Community of Readers forum focuses on destruction of historic storms
When Henry Wolff Jr. first moved to Victoria in the 1960s as a young reporter, he couldn't wait to experience his first hurricane.
"The reason I was looking forward to my first hurricane was because I kept hearing about hurricane parties. Every time there was a threat of one, I stocked up on supplies to get me through it. But I never needed it," Wolff, who moved to the area from West Texas, said. "Then came Hurricane Claudette in 2003. It had the usual damage of a small hurricane. The winds were only about 85 miles per hour. And so it is with a bit of embarrassment that I can now finally lay claim to being a hurricane survivor."
On Thursday, Wolff and his wife, Linda, who were longtime reporters for the Victoria Advocate, shared stories like these and others of Coastal Bend storms and devastation as part of the Community of Readers forum at the University of Houston-Victoria.
Linda Wolff is also the author of "Indianola and Matagorda Island, 1837 to 1887," a local history guide to the area, and spoke about the major storms that brought the once thriving port of Indianola to the brink of destruction.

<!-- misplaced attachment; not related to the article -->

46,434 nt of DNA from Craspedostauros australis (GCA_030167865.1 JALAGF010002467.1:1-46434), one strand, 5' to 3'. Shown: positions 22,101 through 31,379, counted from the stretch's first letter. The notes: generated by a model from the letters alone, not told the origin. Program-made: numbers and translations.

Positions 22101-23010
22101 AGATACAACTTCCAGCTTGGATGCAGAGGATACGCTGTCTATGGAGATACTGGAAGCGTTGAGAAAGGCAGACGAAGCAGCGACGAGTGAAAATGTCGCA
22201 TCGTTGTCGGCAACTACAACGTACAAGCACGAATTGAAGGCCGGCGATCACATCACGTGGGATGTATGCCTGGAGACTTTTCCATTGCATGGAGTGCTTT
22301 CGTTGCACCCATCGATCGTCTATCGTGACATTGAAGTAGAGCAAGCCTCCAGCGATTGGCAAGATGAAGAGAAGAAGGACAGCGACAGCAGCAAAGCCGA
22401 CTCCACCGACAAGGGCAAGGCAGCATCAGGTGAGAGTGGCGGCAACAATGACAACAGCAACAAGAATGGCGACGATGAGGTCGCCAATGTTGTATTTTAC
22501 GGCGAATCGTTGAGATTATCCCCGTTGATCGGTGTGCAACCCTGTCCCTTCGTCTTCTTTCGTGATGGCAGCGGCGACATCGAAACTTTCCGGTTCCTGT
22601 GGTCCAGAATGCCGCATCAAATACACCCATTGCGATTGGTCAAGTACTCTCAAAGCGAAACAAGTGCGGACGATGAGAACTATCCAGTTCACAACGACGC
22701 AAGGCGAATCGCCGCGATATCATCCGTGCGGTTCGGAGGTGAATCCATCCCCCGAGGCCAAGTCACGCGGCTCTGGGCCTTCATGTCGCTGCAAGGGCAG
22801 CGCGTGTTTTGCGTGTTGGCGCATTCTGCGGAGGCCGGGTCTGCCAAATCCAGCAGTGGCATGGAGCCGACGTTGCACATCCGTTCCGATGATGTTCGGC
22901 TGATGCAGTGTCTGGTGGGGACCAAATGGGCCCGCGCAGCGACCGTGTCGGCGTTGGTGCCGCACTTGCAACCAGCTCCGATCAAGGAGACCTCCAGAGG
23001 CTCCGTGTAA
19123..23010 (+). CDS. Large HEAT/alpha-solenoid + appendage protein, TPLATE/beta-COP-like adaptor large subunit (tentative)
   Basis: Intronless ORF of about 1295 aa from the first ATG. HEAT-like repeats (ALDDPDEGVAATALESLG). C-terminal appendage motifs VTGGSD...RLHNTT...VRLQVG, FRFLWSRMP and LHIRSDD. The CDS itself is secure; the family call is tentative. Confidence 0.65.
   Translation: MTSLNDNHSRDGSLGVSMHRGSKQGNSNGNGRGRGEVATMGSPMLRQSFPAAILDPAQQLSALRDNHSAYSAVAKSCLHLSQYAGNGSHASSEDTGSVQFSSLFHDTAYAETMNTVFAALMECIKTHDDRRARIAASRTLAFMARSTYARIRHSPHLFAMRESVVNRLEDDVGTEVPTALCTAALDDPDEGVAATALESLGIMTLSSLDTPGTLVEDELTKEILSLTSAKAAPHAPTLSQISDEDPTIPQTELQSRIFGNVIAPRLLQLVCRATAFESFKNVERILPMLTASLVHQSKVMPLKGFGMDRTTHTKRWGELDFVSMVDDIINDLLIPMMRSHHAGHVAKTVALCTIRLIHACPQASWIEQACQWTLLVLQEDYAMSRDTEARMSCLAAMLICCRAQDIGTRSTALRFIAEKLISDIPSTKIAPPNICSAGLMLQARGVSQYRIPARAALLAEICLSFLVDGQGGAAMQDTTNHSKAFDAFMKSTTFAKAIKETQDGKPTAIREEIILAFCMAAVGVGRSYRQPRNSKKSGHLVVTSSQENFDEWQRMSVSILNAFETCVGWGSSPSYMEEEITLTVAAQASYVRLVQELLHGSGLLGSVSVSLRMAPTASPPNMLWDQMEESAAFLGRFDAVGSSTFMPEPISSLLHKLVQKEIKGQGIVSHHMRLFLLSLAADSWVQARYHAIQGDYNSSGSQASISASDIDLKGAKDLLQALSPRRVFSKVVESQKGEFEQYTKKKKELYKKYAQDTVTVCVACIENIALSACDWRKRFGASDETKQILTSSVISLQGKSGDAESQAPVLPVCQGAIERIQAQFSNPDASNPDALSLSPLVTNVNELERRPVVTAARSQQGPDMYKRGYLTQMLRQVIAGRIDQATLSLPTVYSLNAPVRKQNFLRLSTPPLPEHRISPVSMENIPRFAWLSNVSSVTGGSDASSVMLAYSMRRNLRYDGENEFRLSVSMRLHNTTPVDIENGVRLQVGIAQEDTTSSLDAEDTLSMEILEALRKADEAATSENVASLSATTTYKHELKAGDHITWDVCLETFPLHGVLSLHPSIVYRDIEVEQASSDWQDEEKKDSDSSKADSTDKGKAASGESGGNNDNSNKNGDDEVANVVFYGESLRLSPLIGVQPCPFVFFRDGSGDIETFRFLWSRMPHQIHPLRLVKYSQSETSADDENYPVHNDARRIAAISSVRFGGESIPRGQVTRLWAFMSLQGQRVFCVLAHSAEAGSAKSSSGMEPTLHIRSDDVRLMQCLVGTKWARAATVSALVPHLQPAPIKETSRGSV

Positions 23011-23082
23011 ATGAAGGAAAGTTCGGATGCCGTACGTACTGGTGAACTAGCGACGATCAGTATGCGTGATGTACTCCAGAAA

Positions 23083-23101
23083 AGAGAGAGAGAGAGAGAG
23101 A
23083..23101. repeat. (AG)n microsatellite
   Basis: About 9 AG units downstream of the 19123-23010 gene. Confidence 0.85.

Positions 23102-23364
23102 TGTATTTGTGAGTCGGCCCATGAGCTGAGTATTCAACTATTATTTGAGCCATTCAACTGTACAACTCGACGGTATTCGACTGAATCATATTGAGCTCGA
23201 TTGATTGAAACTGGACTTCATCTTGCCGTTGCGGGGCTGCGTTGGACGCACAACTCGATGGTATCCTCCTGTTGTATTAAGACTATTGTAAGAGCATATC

It was in 1875 that the first killer storm hit Indianola. On that day, a big murder trial was going on, and the streets were full of people when the storm rolled in with full force, she said.
"In a panic, many people went to the courthouse. By mid-day, the walls were being torn apart," she added. "As night fell, rescues became impossible. Screams of victims could be heard."
After the storm, many residents moved inland, but some stayed behind. There were also storms in 1877, 1879, 1880 and 1881, which mainly just did some property damage, she said. In 1886, however, a hurricane came through that destroyed buildings that had withstood the 1875 hurricane and knocked other buildings completely off their foundations.
In more recent times, Hurricane Carla in 1961 was among the most notable for the area, causing $10 million in damages in Victoria and resulting in dozens of deaths, Henry Wolff said. There were also big storms in 1919, 1942, 1945 and 1967.